With all the recent hypes surrounding the amazing growth of remittances in the Caribbean region and Latin-America, see here, and here [Remittances to the Caribbean Region and Latin America will continue to grow in coming years and surpass $100 billion a year by 2010, according to the Inter-American Development Bank’s Multilateral Investment Fund (MIF)], it is also of the utmost importance to look into these perspectives through different angles.

And of course in these debates the complex dynamics between migration and development are points that should not be left on the side, given the needs to understand or rather rally these perspectives into the context of a middle level approach for the policy formulation process, and how to engage certain set of options to level the benefits and reach of remittances toward local development strategies.

As much as these phenomena have been decried by some as levers that can positively impact upon human capital, poverty or investments, just to name a few; it is more than ever important to move the descriptive dialogues toward more comprehensive analyses of the impacts of remittances on development, and how policy options, and governments weigh-in the implications behind the true extent and directions of remittance flows.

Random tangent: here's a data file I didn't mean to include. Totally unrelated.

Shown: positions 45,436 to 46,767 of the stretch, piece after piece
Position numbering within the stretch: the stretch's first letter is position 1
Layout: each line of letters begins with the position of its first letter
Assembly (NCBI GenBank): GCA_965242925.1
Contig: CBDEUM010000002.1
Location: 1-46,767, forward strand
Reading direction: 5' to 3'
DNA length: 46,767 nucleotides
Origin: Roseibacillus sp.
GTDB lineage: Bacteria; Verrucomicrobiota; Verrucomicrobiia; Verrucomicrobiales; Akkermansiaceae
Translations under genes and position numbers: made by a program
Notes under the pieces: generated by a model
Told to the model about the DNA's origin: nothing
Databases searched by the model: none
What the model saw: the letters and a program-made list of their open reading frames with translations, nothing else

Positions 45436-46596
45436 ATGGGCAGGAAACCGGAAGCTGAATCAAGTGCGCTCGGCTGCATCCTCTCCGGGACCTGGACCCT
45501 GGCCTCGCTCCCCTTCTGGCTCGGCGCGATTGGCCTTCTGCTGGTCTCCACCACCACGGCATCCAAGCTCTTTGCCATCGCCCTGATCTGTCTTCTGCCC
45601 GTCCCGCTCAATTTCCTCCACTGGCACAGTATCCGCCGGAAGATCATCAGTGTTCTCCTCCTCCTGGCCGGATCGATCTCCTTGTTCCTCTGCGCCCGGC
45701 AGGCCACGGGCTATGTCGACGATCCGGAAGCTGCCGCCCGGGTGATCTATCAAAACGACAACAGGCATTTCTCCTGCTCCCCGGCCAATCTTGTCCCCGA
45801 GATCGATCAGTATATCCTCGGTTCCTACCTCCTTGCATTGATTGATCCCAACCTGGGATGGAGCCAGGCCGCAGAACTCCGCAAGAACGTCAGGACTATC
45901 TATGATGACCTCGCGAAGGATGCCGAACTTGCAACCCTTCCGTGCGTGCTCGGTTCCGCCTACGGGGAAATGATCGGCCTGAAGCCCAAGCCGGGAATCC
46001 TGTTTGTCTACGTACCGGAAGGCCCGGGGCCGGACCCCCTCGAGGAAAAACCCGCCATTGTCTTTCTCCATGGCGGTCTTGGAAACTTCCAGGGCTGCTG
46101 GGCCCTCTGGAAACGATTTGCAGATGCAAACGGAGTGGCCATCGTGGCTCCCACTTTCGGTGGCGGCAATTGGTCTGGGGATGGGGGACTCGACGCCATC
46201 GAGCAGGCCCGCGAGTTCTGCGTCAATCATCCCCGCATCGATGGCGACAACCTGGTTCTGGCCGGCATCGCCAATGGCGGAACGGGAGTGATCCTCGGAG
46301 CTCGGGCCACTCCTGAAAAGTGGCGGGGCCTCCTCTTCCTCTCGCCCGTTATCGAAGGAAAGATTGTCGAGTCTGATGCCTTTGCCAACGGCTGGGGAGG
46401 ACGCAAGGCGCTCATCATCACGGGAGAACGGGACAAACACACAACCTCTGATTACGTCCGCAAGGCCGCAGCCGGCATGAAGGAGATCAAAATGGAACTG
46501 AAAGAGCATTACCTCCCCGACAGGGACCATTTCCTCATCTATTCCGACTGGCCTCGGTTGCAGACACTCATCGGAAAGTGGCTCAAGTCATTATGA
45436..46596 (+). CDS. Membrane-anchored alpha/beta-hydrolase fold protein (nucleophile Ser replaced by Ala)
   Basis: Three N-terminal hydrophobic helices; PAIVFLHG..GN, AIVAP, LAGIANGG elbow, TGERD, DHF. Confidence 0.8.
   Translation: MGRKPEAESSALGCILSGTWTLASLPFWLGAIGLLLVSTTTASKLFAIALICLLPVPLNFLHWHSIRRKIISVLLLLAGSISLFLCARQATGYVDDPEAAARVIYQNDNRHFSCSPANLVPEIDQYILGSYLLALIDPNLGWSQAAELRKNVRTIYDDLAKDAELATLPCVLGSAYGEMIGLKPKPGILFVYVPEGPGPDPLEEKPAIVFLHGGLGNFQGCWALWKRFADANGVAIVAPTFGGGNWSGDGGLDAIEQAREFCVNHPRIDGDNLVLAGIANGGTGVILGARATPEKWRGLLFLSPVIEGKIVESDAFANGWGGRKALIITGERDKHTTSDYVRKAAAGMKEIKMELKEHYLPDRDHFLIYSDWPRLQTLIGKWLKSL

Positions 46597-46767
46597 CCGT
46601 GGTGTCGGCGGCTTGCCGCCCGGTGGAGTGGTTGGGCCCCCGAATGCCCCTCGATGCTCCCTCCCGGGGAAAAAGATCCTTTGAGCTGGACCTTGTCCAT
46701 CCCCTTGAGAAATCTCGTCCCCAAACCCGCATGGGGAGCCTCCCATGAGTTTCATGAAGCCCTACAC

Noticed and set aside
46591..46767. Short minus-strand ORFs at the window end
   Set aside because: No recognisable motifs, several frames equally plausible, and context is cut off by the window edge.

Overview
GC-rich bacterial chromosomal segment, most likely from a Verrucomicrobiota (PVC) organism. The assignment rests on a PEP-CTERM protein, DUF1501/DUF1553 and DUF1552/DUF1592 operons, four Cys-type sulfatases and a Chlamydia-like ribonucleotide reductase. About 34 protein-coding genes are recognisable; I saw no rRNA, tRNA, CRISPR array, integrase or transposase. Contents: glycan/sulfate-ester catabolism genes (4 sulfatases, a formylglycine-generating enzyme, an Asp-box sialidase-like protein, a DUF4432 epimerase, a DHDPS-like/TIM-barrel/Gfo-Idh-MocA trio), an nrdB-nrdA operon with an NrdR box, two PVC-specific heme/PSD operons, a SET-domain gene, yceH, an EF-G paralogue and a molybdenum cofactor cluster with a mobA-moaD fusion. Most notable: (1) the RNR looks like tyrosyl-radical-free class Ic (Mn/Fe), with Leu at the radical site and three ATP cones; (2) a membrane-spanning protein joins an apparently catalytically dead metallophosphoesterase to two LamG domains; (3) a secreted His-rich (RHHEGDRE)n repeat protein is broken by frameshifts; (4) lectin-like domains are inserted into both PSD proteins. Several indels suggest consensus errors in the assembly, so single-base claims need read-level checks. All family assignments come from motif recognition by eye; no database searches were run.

Friday, March 09, 2007 

Child Protection in the Bahamas: A Revamped Approach in Regulations and Legal Provisions
Hey there! I hail these developments toward the enhancement of Child Protection Legislations in the Bahamas (see here). And as demonstrated these adaptations strive to broaden legal provisions vis-à-vis the notion of sexual and emotional abuses; such frameworks have to be part of ongoing and comprehensive reviews of conventions to address the social and structural constructs that evolve around the application of laws. And more often than not, the process of change comes to full fledge as various administrative practices have to be re-assessed in order to steer the implementation of regulatory measures.


She said that the Act has implications for the various agencies of the government, “and so we are diligently working to bring the Act into force, and we expect that very soon.


Wednesday, March 07, 2007 


A Tale of Rising Inflation and High Food Prices in Barbados
When for example excessive increases in food prices constitute a quagmire for decision-makers and elected officials to sort-out, we can honestly say that we are gradually falling into a theatrical demonstration of blame-making.